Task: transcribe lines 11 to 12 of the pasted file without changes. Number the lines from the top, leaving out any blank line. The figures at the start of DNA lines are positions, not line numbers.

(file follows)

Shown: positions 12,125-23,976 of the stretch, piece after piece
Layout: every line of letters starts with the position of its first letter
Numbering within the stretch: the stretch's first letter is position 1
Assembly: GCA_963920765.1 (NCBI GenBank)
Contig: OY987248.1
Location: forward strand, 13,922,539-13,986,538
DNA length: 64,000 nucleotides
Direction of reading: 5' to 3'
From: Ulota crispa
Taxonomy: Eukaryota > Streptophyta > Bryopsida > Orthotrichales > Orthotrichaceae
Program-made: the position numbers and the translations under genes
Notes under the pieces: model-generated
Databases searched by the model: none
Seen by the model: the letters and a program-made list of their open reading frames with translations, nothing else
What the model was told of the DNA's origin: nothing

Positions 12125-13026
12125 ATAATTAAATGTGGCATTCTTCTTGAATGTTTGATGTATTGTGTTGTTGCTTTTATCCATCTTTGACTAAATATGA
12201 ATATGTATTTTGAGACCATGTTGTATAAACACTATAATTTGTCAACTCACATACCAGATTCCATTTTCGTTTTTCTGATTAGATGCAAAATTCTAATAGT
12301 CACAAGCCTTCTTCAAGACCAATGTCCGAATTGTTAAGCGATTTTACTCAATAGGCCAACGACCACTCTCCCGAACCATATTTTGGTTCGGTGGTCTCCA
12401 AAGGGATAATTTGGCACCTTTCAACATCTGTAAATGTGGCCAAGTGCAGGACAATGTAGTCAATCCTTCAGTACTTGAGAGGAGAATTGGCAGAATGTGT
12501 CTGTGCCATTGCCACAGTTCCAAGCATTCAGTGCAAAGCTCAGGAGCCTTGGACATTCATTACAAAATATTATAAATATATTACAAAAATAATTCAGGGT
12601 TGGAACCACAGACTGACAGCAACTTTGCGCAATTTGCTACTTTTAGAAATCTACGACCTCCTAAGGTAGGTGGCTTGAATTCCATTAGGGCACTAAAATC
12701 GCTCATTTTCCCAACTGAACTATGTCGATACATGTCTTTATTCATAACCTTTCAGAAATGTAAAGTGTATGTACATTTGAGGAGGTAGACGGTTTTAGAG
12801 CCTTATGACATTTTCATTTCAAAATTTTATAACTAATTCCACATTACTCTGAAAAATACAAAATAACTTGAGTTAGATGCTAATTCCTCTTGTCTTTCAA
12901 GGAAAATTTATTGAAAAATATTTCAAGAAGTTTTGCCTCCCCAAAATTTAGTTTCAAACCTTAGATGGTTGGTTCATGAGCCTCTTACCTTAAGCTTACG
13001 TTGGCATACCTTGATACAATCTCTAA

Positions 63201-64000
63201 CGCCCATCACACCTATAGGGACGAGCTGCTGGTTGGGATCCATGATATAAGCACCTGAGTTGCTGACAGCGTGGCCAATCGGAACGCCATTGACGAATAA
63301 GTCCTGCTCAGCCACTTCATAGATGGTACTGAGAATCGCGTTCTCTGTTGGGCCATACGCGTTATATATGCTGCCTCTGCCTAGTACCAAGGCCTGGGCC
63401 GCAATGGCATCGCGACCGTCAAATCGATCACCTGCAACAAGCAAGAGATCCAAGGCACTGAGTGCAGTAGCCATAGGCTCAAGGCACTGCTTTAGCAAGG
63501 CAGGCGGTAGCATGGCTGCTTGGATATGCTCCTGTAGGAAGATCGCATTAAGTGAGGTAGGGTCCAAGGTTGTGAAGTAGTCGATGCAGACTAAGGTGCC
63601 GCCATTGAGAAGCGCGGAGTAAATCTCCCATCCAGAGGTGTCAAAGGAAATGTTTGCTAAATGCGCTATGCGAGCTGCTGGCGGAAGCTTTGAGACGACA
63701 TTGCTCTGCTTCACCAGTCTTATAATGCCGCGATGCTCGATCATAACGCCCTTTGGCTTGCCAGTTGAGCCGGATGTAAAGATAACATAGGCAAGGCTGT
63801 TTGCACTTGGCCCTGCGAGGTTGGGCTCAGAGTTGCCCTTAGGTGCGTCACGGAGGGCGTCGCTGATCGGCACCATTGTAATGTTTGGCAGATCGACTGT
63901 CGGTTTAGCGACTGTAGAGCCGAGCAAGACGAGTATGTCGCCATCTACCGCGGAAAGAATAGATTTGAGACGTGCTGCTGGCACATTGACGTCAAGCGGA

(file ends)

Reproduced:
Program-made: the position numbers and the translations under genes
Notes under the pieces: model-generated